Haydn and the Holiday Feast

How did Haydn, a devout Catholic, mark feast days? None of his early biographers make much mention of what he did. Feast Days of the diverse saints in the Roman Catholic calendar were, of course, marked in Vienna. Processions were common and the imperial couple frequently attended the many convents that dotted the inner city to celebrate the day.

But was there any that was marked as a holiday, celebrated by all?

Now, Valentine’s Day may be a modern invention, but the Feast of St. Valentine was until recently marked on the Catholic Calendar. There’s no reason to suppose that the Feast Day was celebrated on a day other than February 14, the day we commonly know to be Valentine’s Day.

And apparently, the Roman Emperor Claudius killed two different Valentines in two separate years on February 14. Both men were sainted, and their feast day soon became conflated with the Feast of Lupercalia—a festival of fertility—which was celebrated around the same time.

Letters from as far back as the fifteenth or sixteenth century in England suggest that the Feast Day of St. Valentine was associated with love and the common folk celebrated it in a manner not very different from us. It was common, apparently, for young men to pick out the name of a woman from an urn.

Other countries, too, had courtship rituals. In Germany, red flowers—roses or tulips—might be sent to the beloved. Later in the eighteenth century, Freundeschaftskarten—handmade cards—with fancy lace borders and a red heart were often exchanged. And this tradition came to the new world.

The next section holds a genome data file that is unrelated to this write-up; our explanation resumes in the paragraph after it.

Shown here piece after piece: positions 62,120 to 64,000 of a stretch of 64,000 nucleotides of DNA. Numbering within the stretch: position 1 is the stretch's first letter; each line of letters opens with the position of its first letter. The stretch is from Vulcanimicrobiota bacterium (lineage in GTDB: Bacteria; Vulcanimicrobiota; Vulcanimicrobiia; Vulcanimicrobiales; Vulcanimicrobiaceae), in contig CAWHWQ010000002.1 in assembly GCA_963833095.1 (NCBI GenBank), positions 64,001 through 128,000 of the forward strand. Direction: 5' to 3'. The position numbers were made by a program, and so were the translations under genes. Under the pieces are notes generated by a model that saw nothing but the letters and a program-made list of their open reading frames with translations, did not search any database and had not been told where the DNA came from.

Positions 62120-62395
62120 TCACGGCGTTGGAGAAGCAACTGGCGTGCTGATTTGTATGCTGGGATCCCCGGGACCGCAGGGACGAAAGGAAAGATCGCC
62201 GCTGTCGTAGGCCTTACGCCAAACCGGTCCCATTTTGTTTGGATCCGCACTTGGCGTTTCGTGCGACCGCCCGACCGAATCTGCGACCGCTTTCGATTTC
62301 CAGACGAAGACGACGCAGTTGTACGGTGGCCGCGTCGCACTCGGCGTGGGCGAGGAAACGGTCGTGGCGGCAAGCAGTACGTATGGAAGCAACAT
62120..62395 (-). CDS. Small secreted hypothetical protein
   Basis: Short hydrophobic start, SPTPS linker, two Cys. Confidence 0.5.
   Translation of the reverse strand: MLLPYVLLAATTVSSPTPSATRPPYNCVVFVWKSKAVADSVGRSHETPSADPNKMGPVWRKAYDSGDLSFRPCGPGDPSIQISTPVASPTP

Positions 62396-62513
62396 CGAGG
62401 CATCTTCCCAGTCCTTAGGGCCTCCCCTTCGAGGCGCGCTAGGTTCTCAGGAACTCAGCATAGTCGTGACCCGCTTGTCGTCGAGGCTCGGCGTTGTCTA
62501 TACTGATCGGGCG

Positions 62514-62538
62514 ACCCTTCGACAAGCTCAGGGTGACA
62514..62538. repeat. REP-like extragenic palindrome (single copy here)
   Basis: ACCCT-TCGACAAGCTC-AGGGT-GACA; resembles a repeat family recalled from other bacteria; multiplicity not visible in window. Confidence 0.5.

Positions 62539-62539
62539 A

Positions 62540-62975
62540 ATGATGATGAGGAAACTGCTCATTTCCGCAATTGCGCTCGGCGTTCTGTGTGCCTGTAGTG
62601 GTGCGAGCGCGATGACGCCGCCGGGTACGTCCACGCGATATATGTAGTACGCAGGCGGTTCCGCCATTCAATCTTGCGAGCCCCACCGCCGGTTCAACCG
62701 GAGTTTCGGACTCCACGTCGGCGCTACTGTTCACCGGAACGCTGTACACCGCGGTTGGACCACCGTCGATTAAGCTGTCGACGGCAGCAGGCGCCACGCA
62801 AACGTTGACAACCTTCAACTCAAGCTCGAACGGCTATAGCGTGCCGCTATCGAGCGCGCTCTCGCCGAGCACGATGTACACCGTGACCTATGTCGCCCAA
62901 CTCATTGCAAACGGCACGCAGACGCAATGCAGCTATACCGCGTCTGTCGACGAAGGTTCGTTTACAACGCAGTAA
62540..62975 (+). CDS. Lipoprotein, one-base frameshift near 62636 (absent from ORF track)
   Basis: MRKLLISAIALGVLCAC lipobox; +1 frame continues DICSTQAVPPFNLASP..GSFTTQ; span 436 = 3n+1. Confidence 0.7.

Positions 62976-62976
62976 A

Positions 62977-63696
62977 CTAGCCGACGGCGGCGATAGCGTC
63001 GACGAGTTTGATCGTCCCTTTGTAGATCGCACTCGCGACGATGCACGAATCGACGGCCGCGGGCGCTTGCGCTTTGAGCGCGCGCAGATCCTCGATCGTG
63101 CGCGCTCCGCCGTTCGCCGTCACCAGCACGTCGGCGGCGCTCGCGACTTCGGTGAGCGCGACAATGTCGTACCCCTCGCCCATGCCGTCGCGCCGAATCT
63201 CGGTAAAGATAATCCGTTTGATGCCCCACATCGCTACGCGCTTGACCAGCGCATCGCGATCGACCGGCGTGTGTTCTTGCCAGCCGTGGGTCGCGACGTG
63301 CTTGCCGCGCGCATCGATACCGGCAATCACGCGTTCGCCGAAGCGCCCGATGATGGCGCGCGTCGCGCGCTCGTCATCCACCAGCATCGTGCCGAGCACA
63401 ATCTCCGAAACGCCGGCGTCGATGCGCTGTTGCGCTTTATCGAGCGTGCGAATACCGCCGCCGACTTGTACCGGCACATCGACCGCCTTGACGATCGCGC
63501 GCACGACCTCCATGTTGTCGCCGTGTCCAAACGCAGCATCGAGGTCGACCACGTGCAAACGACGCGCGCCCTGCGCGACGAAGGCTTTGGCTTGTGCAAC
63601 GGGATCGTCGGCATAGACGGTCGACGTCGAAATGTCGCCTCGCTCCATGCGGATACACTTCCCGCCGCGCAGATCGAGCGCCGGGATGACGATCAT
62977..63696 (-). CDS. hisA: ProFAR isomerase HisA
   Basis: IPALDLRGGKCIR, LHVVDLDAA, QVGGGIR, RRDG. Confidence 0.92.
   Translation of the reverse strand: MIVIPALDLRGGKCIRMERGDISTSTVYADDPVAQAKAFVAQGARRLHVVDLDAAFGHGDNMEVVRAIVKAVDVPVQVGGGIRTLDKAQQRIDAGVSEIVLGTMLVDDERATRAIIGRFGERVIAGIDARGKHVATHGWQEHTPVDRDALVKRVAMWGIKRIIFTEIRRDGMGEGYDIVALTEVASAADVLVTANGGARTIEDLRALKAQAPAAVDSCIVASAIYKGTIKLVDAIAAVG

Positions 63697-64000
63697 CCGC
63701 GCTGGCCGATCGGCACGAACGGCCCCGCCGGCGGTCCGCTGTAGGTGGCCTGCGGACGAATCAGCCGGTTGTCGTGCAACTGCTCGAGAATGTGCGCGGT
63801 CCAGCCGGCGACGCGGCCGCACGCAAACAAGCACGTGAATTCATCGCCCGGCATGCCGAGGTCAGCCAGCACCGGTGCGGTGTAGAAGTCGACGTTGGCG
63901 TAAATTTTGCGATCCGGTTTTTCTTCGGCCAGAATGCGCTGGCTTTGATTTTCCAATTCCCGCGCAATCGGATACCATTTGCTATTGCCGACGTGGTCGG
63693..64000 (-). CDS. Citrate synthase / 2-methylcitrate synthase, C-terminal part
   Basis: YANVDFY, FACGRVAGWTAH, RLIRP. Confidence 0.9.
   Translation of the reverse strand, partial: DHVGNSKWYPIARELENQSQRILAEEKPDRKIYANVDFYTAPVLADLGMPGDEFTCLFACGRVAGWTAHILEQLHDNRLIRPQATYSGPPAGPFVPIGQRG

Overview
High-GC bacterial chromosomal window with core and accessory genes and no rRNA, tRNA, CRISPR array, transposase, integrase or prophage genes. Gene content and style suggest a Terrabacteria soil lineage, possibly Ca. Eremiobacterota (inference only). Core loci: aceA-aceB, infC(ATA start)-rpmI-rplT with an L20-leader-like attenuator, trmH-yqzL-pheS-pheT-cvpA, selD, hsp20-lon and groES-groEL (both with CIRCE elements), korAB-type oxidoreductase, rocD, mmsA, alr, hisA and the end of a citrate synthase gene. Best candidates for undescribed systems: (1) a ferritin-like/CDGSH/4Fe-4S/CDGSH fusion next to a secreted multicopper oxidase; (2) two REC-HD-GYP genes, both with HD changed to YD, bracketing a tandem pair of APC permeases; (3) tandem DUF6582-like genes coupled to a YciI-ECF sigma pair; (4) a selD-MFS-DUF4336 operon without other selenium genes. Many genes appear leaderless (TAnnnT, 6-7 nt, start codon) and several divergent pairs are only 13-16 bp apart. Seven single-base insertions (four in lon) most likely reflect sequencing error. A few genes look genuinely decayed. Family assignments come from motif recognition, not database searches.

So, how did eighteenth-century Austrians mark the day?

Apparently, not at all. Yes, the Feast Day of St. Valentine was part of the calendar. But it was celebrated not in February, but in July.  According to Janet Page’s Convent Music and Politics in Eighteenth-Century Vienna, the imperial couple—in 1703, this would have been Joseph I and his Empress Wilhelmine-Amalia, Maria Theresa’s uncle and aunt—attended St. Agnes to mark the Feast Day of St. Valentine.

The music performed was an oratorio celebrating the feats of Judith, the Hebrew woman who infiltrated the Assyrian camp and beheaded their general, Holofernes. Definitely not a celebration of love, but rather of heroism. The performance in 1704 alluded apparently to the War of Spanish Succession, suggesting no doubt the heroism of the Habsburgs and their policies in this regard.

So, were there no courtly love traditions in Vienna?

According to Rumpf Solveigh-Dorner, a librarian who’s been of great help to me with the Haydn Mysteries, the Feast of St. Anne is the closest one comes to such a thing in eighteenth-century Austria. Valentine’s Day in its modern form appears to have been introduced to the Austrians by the allied troops post World War II.

Now, the Feast of St. Anne was also celebrated at the end of July—just like the Feast Day of St. Valentine. According to Solveigh-Dorner, St. Anne’s Feast Day was an official holiday.

The name Anne was a popular one in Austria so the patron saint was naturally venerated. Girls and women named Anne received special gifts—painted fans or embroidered handkerchiefs—marked with their name. Bands of musicians as well as lovers would serenade their Annes on the eve of the Feast Day.

There were balls and from about 1776 onward even public fireworks as well as performances at the theater.

In a letter from July 27, 1782, for instance, Mozart writes:

My opera [The Abduction from the Seraglio] was given for the third time yesterday for the honor of all Nannerls and was universally applauded; as before the theatre was packed, in spite of the terrible heat. It’s supposed to be given again next Friday, but I’ve protested as I don’t want it to become hackneyed.

Nannerl is the Austrian diminutive for Anne.

Only women named Anne benefited from the festival and not one of them was expected to give her lover a gift in return. I wonder if Haydn’s wife, who had an Anna in her name, Maria Anna, expected to be celebrated and serenaded on the Feast Day of St. Anne.

I think she might have been offended if Haydn hadn’t marked the day in some way.

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